Exposed - Design Experiment Part 2 - The mens valet revisited

  • Advertise with us
Project by lumberjoe posted 07-24-2014 04:07 PM 3420 views 17 times favorited 18 comments Add to Favorites Watch

This is a men’s valet box, but more so a design experiment. I am playing around with different styles and techniques. This is No.2 in the series. No.3 will be the inverse (walnut carcass, curly maple everywhere else). No.4 will be a desk.

Ash case, all splines are also Ash
Beech drawer box
Walnut legs
Walnut veneer on the top and drawers (shop sawn to 3/64 then hammer veneered with hot hide glue)
Walnut drawer slides (exposed)
Chakte Viga drawer pull
Black Leather

Pore filled with pumice and BLO
Custom blended wiping varnish (tung oil base) polished up to 20000 grit after it cured
Veneer on the top is french polished

Hot Hide Glue throughout, 192G strength
Splined mitered casework
Splined mitered drawer box
Legs are doweled at the butt joints and doweled to the case. They were shaped by hand with a rasp. In fact a lot of the construction was done by hand.

Differences from Version 1
I mortised a stretcher into the bottom of this one toward the front. . I thought the outboard legs would be enough to support the open miter in the front; they aren’t

The drawer still racks a bit. I like the look of the exposed slides, but in reality they are more for aesthetics than functionality. The design has no potential to prevent racking. In the desk I will use a pair of blum soft close undermounts. in addition to the exposed slides on the sides.

I think I finally got the leg shape I wanted. In the next one I may skip the angled cuts for the 3 leg pieces and simply shape them. The 70 degree angle line in the front and the 45 in the back bother me. It would look nicer at a straight 90 degrees.

I really like this handle design. It’s something simple, but it actually took me forever to find something that was functional, stood out, but wasn’t chunky. I’m considering cutting it off with a flush cut saw and photocopying it as a template (then reattaching). I’m not sure I could easily recreate it as it was 100% rasp work done on the fly.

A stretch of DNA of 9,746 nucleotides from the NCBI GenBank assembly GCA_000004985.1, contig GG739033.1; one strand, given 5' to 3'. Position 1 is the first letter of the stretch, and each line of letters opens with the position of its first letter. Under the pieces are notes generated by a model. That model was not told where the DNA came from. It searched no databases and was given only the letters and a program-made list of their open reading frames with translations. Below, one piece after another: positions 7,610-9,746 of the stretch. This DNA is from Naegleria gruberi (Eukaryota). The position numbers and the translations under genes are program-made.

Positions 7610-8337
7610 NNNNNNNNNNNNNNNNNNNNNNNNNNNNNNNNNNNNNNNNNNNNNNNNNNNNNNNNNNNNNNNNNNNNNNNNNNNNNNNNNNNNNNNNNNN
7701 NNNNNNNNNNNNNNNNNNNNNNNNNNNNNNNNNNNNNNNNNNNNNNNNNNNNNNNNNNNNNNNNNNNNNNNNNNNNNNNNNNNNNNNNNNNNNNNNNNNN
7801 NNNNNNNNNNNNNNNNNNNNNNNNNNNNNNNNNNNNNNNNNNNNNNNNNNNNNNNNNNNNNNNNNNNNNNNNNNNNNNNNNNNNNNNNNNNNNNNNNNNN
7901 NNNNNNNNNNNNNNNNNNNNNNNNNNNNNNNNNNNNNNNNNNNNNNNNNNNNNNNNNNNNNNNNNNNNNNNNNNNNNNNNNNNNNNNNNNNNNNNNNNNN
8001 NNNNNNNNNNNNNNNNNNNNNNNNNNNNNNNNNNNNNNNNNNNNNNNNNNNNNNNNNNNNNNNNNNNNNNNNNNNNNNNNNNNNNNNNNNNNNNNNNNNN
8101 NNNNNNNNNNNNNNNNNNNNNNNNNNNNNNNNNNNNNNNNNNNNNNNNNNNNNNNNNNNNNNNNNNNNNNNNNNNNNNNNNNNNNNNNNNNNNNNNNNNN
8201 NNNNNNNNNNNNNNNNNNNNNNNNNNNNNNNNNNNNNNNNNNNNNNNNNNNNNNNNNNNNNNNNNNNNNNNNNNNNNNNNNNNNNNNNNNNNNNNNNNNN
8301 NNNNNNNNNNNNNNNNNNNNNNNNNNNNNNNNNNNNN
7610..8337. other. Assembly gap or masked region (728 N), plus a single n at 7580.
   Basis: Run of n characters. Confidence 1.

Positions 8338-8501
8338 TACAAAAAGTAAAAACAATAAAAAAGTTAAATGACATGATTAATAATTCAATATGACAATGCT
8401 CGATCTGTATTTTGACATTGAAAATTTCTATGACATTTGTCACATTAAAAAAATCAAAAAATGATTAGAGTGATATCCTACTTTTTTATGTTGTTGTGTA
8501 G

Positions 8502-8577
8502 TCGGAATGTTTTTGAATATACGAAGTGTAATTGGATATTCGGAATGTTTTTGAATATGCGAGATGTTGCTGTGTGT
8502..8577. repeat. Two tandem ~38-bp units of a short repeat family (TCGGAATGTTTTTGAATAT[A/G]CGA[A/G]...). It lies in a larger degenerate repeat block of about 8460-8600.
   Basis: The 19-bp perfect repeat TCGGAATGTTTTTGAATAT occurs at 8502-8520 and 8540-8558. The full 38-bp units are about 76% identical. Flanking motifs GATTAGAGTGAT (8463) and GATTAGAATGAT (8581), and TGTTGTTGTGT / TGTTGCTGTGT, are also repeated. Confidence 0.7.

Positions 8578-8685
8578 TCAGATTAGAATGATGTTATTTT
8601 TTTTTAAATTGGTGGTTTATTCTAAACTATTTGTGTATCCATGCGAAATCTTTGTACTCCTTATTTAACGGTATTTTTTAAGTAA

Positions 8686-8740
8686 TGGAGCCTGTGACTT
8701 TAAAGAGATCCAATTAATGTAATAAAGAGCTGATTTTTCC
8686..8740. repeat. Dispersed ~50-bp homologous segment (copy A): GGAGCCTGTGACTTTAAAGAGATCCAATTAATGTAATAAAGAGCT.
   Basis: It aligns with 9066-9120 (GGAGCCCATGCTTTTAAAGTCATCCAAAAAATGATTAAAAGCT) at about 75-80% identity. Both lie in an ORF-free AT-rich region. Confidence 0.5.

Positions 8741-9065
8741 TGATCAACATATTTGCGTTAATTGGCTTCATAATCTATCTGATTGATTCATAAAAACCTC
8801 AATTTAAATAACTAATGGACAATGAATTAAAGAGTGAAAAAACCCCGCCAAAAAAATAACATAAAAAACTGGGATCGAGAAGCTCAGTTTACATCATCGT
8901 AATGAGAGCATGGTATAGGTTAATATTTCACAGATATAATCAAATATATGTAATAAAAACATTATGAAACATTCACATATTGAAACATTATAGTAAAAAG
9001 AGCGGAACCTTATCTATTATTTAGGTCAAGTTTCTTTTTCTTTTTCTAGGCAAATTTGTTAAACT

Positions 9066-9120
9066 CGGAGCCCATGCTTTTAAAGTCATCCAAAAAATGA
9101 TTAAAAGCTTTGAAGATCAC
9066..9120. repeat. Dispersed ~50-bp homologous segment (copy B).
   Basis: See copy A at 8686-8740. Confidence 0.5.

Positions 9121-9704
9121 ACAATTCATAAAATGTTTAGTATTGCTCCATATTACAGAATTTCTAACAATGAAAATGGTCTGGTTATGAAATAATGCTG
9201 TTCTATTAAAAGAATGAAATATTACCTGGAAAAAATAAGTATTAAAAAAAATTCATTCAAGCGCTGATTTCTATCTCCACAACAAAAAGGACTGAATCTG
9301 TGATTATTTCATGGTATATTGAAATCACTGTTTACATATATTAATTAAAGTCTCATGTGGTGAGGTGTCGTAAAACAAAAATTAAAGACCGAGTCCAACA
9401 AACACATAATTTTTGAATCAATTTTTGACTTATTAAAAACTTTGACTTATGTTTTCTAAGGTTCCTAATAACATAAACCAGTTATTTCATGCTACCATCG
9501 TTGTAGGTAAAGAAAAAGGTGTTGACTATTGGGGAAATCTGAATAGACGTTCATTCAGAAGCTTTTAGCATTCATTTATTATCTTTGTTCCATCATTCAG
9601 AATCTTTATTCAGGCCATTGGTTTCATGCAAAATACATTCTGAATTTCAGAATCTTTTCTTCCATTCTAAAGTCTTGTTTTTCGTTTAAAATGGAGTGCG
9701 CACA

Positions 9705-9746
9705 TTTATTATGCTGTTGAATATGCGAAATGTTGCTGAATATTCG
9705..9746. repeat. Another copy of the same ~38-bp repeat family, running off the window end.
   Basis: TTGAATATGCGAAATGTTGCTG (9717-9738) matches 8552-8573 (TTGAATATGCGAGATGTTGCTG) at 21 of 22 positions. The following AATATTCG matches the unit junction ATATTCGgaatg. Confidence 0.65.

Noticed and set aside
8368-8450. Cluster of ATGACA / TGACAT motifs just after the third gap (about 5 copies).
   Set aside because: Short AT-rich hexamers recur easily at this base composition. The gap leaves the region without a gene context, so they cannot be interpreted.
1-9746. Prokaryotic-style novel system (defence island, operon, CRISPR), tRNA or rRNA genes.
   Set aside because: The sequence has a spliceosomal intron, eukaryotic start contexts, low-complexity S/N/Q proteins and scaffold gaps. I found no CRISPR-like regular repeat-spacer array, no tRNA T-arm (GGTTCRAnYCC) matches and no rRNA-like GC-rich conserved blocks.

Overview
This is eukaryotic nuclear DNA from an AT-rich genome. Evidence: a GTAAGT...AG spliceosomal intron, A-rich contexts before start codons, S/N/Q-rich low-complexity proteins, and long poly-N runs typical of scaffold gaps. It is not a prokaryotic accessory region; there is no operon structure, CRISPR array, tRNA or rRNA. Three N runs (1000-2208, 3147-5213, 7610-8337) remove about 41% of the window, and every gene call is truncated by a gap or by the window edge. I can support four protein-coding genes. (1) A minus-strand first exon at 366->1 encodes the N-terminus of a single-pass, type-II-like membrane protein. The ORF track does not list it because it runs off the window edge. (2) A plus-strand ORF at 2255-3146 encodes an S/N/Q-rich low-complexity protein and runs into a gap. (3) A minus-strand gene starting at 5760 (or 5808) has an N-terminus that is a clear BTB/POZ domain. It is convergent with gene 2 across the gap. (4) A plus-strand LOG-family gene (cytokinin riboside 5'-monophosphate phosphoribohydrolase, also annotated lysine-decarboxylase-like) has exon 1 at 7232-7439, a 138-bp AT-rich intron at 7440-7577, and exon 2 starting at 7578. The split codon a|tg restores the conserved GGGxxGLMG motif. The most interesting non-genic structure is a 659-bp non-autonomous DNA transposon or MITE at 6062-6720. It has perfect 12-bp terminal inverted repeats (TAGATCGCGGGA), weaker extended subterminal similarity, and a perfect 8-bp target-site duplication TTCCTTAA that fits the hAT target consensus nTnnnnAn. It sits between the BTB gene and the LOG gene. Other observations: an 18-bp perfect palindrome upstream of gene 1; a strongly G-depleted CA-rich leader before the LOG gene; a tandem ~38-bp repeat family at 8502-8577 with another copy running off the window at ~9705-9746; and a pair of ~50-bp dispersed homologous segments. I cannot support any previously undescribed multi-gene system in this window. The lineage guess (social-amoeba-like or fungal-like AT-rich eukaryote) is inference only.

Cross cuts done with my custom made frame saw (thanks Paul Miller for the initials!)

Jointing done by hand with my Krenov style planes (scrub, jointer, smoother)

The rest was a mix of powertools and hand tools. All curves were done with rasps.

All in all, this was a challenging project and my second take. The first was similar but I wasn’t happy with the drawer pull or the leg design

Comments and feedback welcomed!


18 comments so far

View Keyser_Soze's profile


68 posts in 2338 days

#1 posted 07-24-2014 04:32 PM

How many hours did you end up into this project? As a power-tool-fool I’m always amazed by this stuff. Too addicted to the destination to enjoy the journey of hand tools… most of the time. Loving the walnut contrast

View lumberjoe's profile


2902 posts in 3015 days

#2 posted 07-24-2014 04:41 PM

A lot. But mostly due to figuring out the design on the fly. The joinery and glue ups are pretty complicated. I didn’t add a ton of time using hand tools though. They are surprisingly efficient once you build the muscle memory and tune them well. I’m not going to lie and say it’s almost as quick as running it though a jointer or using a compound miter saw, but the level of effort isn’t as much as you think.


View Ivan's profile


15942 posts in 3634 days

#3 posted 07-24-2014 05:24 PM

Beautiful design and verry challenging project.

-- Ivan, Croatia, Wooddicted

View WVWoodshed's profile


27 posts in 2702 days

#4 posted 07-24-2014 05:50 PM

Sweet!!! Really like the exposed dovetail drawer glides. How was the leather work incorporated? Is there a separate panel the leather is attached to or was it just glued directly to the lid panel? Terrific job, thanks for sharing!!!